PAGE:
"We can do GOOD, QUICK and CHEAP work.
You can have any two but not all three.
1. GOOD QUICK work won't be CHEAP.
2. GOOD CHEAP work won't be QUICK.
3. QUICK CHEAP work won't be GOOD."
All project objectives (and tasks) must be SMART:
Specific: expressed clearly and singularly
Measurable: ideally in quantitative terms
Acceptable: to stakeholders
Realistic: in terms of achievement
Time-bound: a timeframe is stated
The power of project management is that it provides the most reliable method to achieve a target objective, on time and within budget.
Project Management is all about vision:
Seeing the end result so clearly and unambiguously at the beginning so that the logistics of production can be planned and the tasks executed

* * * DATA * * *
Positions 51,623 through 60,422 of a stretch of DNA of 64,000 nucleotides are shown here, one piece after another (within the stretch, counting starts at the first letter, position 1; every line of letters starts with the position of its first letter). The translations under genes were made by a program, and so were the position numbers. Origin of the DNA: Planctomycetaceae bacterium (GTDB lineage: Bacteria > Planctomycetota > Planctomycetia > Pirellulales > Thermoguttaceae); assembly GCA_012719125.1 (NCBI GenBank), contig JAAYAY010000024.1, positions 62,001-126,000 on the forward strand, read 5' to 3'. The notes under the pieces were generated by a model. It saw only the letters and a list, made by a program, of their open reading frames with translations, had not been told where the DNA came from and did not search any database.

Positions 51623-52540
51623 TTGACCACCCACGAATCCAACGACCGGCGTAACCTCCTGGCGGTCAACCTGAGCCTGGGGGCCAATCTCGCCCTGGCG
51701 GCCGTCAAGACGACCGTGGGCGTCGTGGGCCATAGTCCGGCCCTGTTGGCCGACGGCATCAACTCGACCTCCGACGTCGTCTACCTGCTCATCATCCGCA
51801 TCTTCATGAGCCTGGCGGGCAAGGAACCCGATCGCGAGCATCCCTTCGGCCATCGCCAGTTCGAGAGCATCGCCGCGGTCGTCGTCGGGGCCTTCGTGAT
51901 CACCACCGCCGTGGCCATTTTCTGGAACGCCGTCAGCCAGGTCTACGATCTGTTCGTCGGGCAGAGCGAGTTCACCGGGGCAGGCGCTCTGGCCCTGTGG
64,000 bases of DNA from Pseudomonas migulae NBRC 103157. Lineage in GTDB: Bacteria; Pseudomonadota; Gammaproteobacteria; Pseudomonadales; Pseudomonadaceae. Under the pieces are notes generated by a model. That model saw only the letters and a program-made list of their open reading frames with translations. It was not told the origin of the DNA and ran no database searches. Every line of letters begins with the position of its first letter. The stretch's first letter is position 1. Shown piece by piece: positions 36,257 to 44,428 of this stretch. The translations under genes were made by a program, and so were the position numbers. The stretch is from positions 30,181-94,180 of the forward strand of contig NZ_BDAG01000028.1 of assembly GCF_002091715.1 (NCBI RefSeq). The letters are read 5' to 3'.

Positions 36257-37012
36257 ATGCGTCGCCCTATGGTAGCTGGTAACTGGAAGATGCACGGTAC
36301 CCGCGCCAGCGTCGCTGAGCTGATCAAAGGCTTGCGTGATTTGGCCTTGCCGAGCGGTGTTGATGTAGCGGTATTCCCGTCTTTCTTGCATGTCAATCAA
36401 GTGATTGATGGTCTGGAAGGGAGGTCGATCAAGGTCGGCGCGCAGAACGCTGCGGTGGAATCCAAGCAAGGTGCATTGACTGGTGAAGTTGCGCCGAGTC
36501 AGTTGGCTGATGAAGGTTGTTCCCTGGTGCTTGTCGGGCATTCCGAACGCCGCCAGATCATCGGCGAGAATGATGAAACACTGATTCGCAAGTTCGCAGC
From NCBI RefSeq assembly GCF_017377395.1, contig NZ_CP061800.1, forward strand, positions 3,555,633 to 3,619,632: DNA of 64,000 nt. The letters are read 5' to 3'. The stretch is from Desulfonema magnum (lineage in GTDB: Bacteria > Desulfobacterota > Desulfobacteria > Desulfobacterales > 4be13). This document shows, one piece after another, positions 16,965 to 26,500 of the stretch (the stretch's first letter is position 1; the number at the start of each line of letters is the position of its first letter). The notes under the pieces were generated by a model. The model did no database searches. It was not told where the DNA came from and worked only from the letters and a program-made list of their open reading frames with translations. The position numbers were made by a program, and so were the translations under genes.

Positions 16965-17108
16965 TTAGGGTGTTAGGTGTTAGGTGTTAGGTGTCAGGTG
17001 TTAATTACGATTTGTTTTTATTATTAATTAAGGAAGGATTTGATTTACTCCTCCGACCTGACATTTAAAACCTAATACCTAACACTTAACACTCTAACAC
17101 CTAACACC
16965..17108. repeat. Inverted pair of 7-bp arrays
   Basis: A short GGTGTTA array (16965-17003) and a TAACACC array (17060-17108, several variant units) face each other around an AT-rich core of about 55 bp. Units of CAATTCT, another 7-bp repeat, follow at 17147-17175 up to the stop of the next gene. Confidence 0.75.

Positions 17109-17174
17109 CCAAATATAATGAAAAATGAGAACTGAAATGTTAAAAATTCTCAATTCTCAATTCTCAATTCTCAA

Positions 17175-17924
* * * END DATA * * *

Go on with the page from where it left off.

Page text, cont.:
Sharing a plan (using unambiguous visual graphics showing status) constantly among project team and sponsors, so that decisions, approvals, agreements, and forecasts are made in advance of blocks to workflow (i.e., indecision, lack of commitment, lack of approval, lack of resources and budget, misunderstanding what must occur first in the chain of events).
The fundamental management skills that a Project Manager must be able to exhibit are:
1. Quality Control: Project Plan Development, Plan Execution, Integrated Change Control ; Quality Planning, Quality Assurance, Quality Control
2. Budgetary Control: Resource Planning, Cost Estimating, Cost Budgeting, Cost Control; Procurement Planning, Solicitation Planning, Solicitation, Source Selection, Contract Administration, Contract Closeout
3. Scheduling Control: Activity Definition, Activity Sequencing, Activity Duration Estimating, Schedule Development and Schedule Control
4. Scope of Work Control: Initiation, Scope Planning, Scope Definition, Scope Verification and Scope Change Control